Sunday, February 17, 2019

Sex, Electrodes & Heat


Women are aroused as quickly as men. This may not be news to you but scientists have been trying to determine the sexual differences between men and women for years with mixed results.

Past research methods involved physically hooking up biometric measuring devices to the subject's genitals. Some speculate that this may distort the findings and serve as a "buzzkill" in setting the mood while others call this "Friday night." Either way the results have been especially poor in researching women's arousal.

Our free-loving, pot-smoking hockey-playing neighbors to the North have found a new, less intrusive, though still creepy method of research. Using state-of-the-art thermal imaging technology researchers are able to detect body temperature changes to within 100th of a degree.

Subjects were told to watch footage of pornography, travel shows and horror clips while the scientists focused their cameras on the subject's genitals. This may sound awful but remember the alternatives. Irv Binik, a McGill University psychology professor and founder/director of the Sex and Couple Therapy Service of Royal Victoria Hospital found, "Comparing sexual arousal between men and women, we see that there is no difference in the amount of time it takes healthy young men and women to reach peak arousal."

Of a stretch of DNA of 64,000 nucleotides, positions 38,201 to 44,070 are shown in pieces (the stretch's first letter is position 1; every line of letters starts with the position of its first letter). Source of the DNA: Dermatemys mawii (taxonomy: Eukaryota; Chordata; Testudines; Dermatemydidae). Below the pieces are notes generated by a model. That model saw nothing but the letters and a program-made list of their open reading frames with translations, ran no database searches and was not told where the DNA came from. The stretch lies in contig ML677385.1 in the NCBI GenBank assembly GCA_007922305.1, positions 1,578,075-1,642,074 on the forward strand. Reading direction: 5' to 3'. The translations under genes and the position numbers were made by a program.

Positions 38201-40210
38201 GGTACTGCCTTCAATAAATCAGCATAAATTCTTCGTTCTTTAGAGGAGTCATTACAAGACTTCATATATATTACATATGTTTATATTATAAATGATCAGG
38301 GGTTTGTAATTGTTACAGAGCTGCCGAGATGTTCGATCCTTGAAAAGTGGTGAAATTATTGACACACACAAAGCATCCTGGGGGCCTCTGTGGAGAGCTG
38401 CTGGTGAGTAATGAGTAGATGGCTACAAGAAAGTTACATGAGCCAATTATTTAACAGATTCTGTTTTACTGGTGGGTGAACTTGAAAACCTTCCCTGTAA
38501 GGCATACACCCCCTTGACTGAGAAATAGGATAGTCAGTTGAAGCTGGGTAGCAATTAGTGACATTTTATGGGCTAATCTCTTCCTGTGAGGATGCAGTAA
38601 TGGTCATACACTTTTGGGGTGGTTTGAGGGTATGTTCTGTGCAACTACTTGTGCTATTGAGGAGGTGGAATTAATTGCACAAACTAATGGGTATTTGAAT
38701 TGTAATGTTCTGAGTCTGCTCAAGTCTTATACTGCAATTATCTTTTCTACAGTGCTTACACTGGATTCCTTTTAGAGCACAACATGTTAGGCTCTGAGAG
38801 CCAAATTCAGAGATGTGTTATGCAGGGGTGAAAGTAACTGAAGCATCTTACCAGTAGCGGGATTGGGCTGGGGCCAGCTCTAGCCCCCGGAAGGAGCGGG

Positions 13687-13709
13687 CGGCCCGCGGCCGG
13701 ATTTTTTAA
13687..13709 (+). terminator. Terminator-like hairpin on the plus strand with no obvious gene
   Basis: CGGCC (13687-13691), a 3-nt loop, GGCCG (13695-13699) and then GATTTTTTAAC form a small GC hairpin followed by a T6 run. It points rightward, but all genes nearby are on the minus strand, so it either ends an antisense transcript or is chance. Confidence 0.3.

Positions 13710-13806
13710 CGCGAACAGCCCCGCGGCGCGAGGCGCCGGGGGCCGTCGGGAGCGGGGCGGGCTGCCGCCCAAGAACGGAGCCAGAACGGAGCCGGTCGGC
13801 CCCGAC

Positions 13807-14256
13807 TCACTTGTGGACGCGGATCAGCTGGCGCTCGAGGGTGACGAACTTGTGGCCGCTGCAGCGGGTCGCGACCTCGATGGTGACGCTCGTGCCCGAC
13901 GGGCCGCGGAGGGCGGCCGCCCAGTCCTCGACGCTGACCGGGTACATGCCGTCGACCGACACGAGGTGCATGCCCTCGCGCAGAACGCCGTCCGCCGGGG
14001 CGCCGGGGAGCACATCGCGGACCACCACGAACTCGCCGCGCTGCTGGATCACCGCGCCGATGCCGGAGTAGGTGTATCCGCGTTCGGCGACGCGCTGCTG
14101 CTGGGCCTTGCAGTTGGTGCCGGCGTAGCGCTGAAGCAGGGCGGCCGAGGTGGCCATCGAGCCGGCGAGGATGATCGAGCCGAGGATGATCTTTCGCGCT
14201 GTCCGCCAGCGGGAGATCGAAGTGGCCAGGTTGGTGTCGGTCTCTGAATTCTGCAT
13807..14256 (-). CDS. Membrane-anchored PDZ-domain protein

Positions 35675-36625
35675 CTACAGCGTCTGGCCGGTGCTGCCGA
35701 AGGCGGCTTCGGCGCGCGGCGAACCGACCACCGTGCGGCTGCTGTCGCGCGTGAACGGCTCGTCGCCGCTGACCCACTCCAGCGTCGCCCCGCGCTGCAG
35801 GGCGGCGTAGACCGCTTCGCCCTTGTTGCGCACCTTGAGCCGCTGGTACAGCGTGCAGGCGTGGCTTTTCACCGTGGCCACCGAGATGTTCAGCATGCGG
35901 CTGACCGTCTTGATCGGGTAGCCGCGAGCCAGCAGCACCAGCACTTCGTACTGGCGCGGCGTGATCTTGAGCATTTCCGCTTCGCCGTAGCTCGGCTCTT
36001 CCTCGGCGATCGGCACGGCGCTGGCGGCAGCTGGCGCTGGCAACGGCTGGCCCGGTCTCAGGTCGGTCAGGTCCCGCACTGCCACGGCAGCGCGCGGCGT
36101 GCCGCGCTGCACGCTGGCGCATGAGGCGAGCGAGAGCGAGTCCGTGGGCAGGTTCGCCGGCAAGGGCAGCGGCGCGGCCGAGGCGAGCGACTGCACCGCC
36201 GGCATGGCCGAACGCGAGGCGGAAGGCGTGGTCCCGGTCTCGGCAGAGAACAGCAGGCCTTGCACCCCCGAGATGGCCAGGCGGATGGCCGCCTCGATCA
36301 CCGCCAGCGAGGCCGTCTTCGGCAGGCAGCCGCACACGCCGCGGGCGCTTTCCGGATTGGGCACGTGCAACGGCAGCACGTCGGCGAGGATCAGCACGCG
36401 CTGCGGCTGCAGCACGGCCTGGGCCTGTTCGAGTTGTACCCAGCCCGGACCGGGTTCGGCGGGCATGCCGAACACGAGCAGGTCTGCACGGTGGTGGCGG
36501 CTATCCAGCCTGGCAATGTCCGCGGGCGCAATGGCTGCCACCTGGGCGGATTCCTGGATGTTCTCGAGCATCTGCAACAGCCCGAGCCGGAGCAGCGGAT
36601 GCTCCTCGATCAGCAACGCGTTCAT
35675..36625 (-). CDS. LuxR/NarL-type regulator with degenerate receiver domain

Men were slightly quicker reaching peak arousal in 665 seconds compared to women's 743 seconds but the difference is statistically insignificant. The full findings will be published in the January issue of the Journal of Sexual Medicine.

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J. La Mont is a writer for BrooWaha. For more information, visit the writer's website.
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